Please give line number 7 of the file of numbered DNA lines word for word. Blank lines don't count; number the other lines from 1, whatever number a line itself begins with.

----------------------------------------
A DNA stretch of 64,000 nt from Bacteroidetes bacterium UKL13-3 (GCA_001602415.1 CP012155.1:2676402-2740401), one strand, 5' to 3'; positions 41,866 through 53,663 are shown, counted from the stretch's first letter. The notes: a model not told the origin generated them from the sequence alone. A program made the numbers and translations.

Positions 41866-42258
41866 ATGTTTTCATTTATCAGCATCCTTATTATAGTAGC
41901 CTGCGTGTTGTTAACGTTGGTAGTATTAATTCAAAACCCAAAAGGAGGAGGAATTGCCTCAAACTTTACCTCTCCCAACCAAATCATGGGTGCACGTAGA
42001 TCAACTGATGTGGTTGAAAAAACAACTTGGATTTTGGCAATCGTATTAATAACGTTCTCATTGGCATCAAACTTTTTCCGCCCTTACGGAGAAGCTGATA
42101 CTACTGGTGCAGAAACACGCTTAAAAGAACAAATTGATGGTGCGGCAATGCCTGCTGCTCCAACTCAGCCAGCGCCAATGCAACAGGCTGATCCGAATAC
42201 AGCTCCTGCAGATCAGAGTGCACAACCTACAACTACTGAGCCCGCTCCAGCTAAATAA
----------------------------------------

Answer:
42201 AGCTCCTGCAGATCAGAGTGCACAACCTACAACTACTGAGCCCGCTCCAGCTAAATAA